It was 27 August 1859, and a crucial message had been sent. Entrepreneur Edwin Drake's last financial backer had finally lost patience. Pay off your debts, give up and come home, the message read.
Drake had been hoping to find "rock oil", a brownish unrefined "crude" oil that sometimes bubbled near the surface of western Pennsylvania. He planned to refine it into kerosene, for lamps - a substitute for increasingly expensive whale oil.
There would also be less useful by-products, such as gasoline, but if he couldn't find a buyer for that he could always pour it away.
The message had been sent, but Drake had not yet received it when his drill bit punctured an underground reservoir full of crude oil under pressure. From 69 ft (21m) beneath the surface, the oil began to rise.
The whales had been saved, and the world was about to change.
Just a few miles south and a few years later, came a hint of what lay in store.
When oil was struck at Pithole, Pennsylvania, in 1864, "there were not 50 inhabitants within half a dozen miles", according to the New York Times.
A year later, Pithole had at least 10,000 inhabitants, 50 hotels, one of the country's busiest post offices, two telegraph stations and dozens of brothels.
A few men made fortunes, but a real economy is complex and self-sustaining. Pithole was neither, and within another year, it was gone.
Its oil boom did not last, but our thirst for the fuel grew and grew. The modern economy is drenched in oil.
It's the source of more than a third of the world's energy.
That's more than coal, and more than twice as much as nuclear, hydroelectric and renewable energy sources combined.
Oil and gas together provide a quarter of our electricity, and the raw material for most plastics.
Then there's transport.
Edwin Drake may have questioned who would buy gasoline, but the internal combustion engine was about to give him an answer. From cars to trucks, cargo ships to jet planes, oil-derived fuel still moves us - and stuff - around.
No wonder the price of oil is arguably the most important single price in the world.
In 1973, when some Arab states declared an embargo on sales to several rich nations, prices surged from $3 to $12 a barrel in just six months.
It led to a global slowdown, with US recessions following subsequent price spikes in 1978, 1990, and 2001. Some economists even believe that record high oil prices played an important role in the global recession of 2008, which is conventionally blamed on the banking crisis alone.
As oil goes, so goes the economy.
So why did we become so excruciatingly dependent on the stuff?
Daniel Yergin's magisterial history of oil, The Prize, begins with a dilemma for Winston Churchill.
Churchill was made head of the Royal Navy in 1911.
One of his first decisions was whether the British Empire would meet the challenge of an expansionist Germany with new battleships powered by safe, secure Welsh coal, or by oil from faraway Persia - modern-day Iran.
Why would anyone rely on such an insecure source? Because oil-fired battleships would accelerate more quickly and sustain a higher speed, required fewer men to deal with the fuel and would have more capacity for guns and ammunition.
Oil was simply a better fuel than coal.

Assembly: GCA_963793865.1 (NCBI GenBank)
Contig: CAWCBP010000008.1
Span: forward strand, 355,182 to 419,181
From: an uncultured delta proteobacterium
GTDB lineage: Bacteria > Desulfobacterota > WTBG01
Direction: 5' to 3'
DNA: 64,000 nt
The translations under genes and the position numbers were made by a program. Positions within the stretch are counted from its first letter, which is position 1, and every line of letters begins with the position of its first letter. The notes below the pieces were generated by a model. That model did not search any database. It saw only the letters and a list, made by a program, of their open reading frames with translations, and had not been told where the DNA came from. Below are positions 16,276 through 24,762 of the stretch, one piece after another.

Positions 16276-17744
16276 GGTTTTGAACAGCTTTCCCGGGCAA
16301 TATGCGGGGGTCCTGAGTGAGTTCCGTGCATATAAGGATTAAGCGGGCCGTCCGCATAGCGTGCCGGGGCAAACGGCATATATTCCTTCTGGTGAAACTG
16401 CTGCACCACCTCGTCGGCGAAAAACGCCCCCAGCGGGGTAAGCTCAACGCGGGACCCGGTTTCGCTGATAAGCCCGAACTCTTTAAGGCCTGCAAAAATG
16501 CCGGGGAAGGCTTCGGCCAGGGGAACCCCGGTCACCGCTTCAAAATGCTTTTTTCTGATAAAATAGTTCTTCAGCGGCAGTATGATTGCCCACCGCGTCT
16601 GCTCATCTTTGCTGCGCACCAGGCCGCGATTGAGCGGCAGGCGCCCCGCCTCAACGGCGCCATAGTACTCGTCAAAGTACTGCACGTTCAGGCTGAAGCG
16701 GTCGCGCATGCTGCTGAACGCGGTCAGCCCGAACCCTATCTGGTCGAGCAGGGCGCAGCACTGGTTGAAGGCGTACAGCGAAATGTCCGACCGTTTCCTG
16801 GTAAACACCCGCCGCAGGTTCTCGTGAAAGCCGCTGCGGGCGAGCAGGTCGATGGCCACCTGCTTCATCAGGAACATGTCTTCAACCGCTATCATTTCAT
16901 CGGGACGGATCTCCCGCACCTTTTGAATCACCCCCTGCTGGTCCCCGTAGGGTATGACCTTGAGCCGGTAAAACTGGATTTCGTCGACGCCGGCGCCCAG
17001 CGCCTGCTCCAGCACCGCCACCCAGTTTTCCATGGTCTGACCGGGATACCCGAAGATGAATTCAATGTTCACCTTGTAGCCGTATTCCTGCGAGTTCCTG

Churchill's "fateful plunge" in April 1912 reflected the same logic that has governed our dependence on oil - and shaped global politics - ever since.
After Churchill's decision, the British Treasury bought a majority stake in the Anglo-Persian oil company - the ancestor of BP.
In 1951, it was nationalised by the government of Iran. Our company, protested the British. Our oil, responded the Iranians. The argument would be repeated around the world over the subsequent decades.
Some countries did well. Saudi Arabia is one of the richest on the planet, thanks to its large oil reserves.
Its state-owned oil company, ASaudi Aramco, is worth more than Apple or Google or Amazon.
Still, nobody would mistake Saudi Arabia for a complex, sophisticated economy such as that of Japan or Germany. It's perhaps a bit more like Pithole on a grander scale.
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Elsewhere, from Iraq to Iran, Venezuela to Nigeria, few oil-rich countries have prospered from the discovery. Economists call it the "curse of oil".
Juan Pablo Pérez Alfonzo, Venezuela's oil minister in the early 1960s, had a more vivid description. "It is the devil's excrement," he declared in 1975. "We are drowning in the devil's excrement."
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Why is it a problem to have lots of oil?
Exporting it pushes up the value of your currency - which can make everything other than oil prohibitively expensive to produce at home.
That means it can be hard to develop manufacturing or complex service industries.
Historically, many politicians have tried to monopolise their country's oil for themselves and their allies. Dictatorships are not uncommon. There is money - for some - but such economies tend to be thin and brittle.
That's one reason we might hope for something to replace oil. Climate change, obviously, is another.
But oil has so far stubbornly resisted giving way to batteries. This is because machines that move around need to carry their own source of power with them - the lighter the better.
A kilogram of petrol stores as much energy as 60kg of batteries, and has the convenient property of disappearing after use. Empty batteries, alas, are just as heavy as full ones.
Electric cars are finally starting to break through. Electric jumbo jets are a tougher challenge.
There was a time when it seemed as though oil might simply start to run out - "peak oil" was the phrase - pushing prices ever higher, and giving us the impetus to move to a clean, renewable economy.
In fact, oil is being discovered far more quickly than it is being consumed.
What do you think?